Scott Feldman on demotion to bullpen: “I’m not happy”

20 Comments

Scott Feldman began the season as a long reliever, shifted to starting again when injuries struck the Rangers’ rotation, and is now headed back to the bullpen thanks to Roy Oswalt’s impending arrival.

And he’s not happy about the constantly changing role, telling Sarah Trotto of ESPN Dallas:

It’s just tough to keep going back and forth. That’s the main thing. Moving back and forth, it’s how you hurt your arm. It’s how you get hurt. I’m not happy. Basically, telling me that I’m not in the plans for the second time this year, spring training and then now, that’s fine, if I’m not in their plans. But it doesn’t mean I have to be happy about it.

There’s certainly some truth behind what Feldman is saying, but he’s the one who blew a chance to remain in the rotation by going 1-6 with a 6.43 ERA in eight starts. Had he gone 6-1 with a 3.43 ERA or even 3-4 with a 4.43 ERA the Rangers likely would be sticking with him as a starter instead of choosing to keep Double-A call-up Justin Grimm in the rotation alongside Oswalt instead.

Dating back to the beginning of 2010 he has a 10-18 record and 5.35 ERA in 215 total innings, which leaves Feldman little room to complain about much of anything and little reason to criticize the Rangers for treating him like someone no longer in their long-term plans. He’s only on the team because of a two-year, $11.5 million contract extension signed coming off a career-year in 2009. The Rangers are probably “not happy” with how things have gone since then either.

There was apparently some miscommunication between Pete Mackanin and Pat Neshek

Drew Hallowell/Getty Images
2 Comments

The Phillies won their first game since last Thursday, beating the Cardinals 5-1 on Thursday afternoon. Starter Aaron Nola pitched into the eighth inning, but left with one out. Pat Neshek took the mound with a runner on first base and induced an inning-ending double play on a 3-1 count to Tommy Pham.

Given that Neshek only threw five pitches and the Phillies were staked to a four-run lead, it wouldn’t have seemed unreasonable if the sidewinding right-hander came back out to finish the ninth inning as well. But Luis Garcia had that honor, tossing a scoreless final frame to nail down the win in a non-save situation.

After the game, manager Pete Mackanin said he asked Neshek to go back out for the ninth, but Neshek didn’t want to, per Stephen Gross of the Morning Call. Neshek told the media that Mackanin never asked him. There was also a miscommunication on Wednesday. The combination of Joaquin Benoit, Hector Neris, and Edubray Ramos combined to allow four runs in 2 1/3 innings, helping the Phillies lose 7-6. Neshek never appeared. According to Mackanin, Neshek told him that he wasn’t available to pitch. Neshek said he was told he’d have the day off.

The disconnect between Mackanin and Neshek could speak to a larger divide between the manager and his failing team. The Phillies have underwhelmed across the board due to players like Odubel Herrera (whose head was down and did not see Juan Samuel’s stop sign last night in what became a base running blunder), Maikel Franco, Jerad Eickhoff, Vince Velasquez, Aaron Nola (today’s start notwithstanding), and Hector Neris not living up to expectations. The Phillies signed Mackanin to a contract extension last month, but the team has completely fallen apart since then and the latest communications issues certainly don’t reflect well on him. Neither does last night’s travesty of a game.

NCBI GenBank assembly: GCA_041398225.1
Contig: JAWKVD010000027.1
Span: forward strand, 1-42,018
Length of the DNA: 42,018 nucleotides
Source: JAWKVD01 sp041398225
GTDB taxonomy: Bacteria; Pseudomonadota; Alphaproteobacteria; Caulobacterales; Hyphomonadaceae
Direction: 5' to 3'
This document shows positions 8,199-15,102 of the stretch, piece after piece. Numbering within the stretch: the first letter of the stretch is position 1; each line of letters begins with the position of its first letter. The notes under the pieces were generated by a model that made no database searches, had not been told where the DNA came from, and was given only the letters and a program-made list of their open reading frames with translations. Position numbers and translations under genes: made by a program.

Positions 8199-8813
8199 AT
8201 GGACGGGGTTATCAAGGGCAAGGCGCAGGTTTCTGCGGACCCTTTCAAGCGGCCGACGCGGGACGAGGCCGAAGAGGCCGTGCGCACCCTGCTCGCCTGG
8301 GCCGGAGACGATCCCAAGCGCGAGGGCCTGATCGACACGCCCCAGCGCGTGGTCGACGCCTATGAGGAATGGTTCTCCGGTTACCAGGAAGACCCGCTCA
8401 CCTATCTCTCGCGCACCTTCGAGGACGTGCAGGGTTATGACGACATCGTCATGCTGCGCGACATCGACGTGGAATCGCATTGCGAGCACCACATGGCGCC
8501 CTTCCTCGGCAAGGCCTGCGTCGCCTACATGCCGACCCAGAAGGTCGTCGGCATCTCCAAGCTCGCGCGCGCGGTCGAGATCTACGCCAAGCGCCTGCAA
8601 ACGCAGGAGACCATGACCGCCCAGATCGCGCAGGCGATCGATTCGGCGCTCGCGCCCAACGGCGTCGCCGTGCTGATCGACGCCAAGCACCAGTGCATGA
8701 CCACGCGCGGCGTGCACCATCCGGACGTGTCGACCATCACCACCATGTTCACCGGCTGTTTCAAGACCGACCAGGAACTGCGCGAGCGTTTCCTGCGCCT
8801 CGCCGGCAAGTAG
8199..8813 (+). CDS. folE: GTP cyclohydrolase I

As for Neshek, he said that going to the Phillies was “the best thing that happened to me in a few years” but also realized, given the state of the team, that it remains very likely he winds up in a new uniform by the July 31 non-waiver trade deadline. After Thursday’s performance, Neshek is carrying a 0.63 ERA with a 25/4 K/BB ratio in 28 2/3 innings. He very well could be the Phillies’ lone representative at the All-Star Game in Miami next month. That is, if he’s still wearing their uniform. Ken Rosenthal of FOX Sports reports that the Nationals have shown interest in Neshek.

The Blue Jays are allergic to .500

Tom Pennington/Getty Images
9 Comments

The Blue Jays dropped Thursday afternoon’s game to the Rangers 11-4, splitting the four-game home series. And, impressively, the Blue Jays failed for the ninth time to get back to .500. The club is now 35-37.

Here’s a look at all the times the Blue Jays could’ve evened out their won-lost record and what happened:

  • April 5 (0-1): Lost 3-1 to the Orioles
  • April 7 (1-2): Lost 10-8 to the Rays
  • June 1 (26-27): Lost 12-2 to the Yankees
  • June 3 (27-28): Lost 7-0 to the Yankees
  • June 5 (28-29): Lost 5-3 to the Athletics
  • June 13 (31-32): Lost 8-1 to the Rays
  • June 16 (32-33): Lost 11-4 to the White Sox
  • June 20 (34-35): Lost 6-1 to the Rangers
  • June 22 (35-36): Lost 11-4 to the Rangers

The Blue Jays are now a half-game behind the Orioles for fifth place in the AL East, but they’re only 5.5 games behind the first-place Yankees. Interestingly, if the Blue Jays played in the NL East and had the same record, they would be in second place. But even the Phillies — baseball’s worst team — have been at .500 or better for a few days: after winning Opening Day and after game Nos. 6, 18, 19, 20, 21, and 22.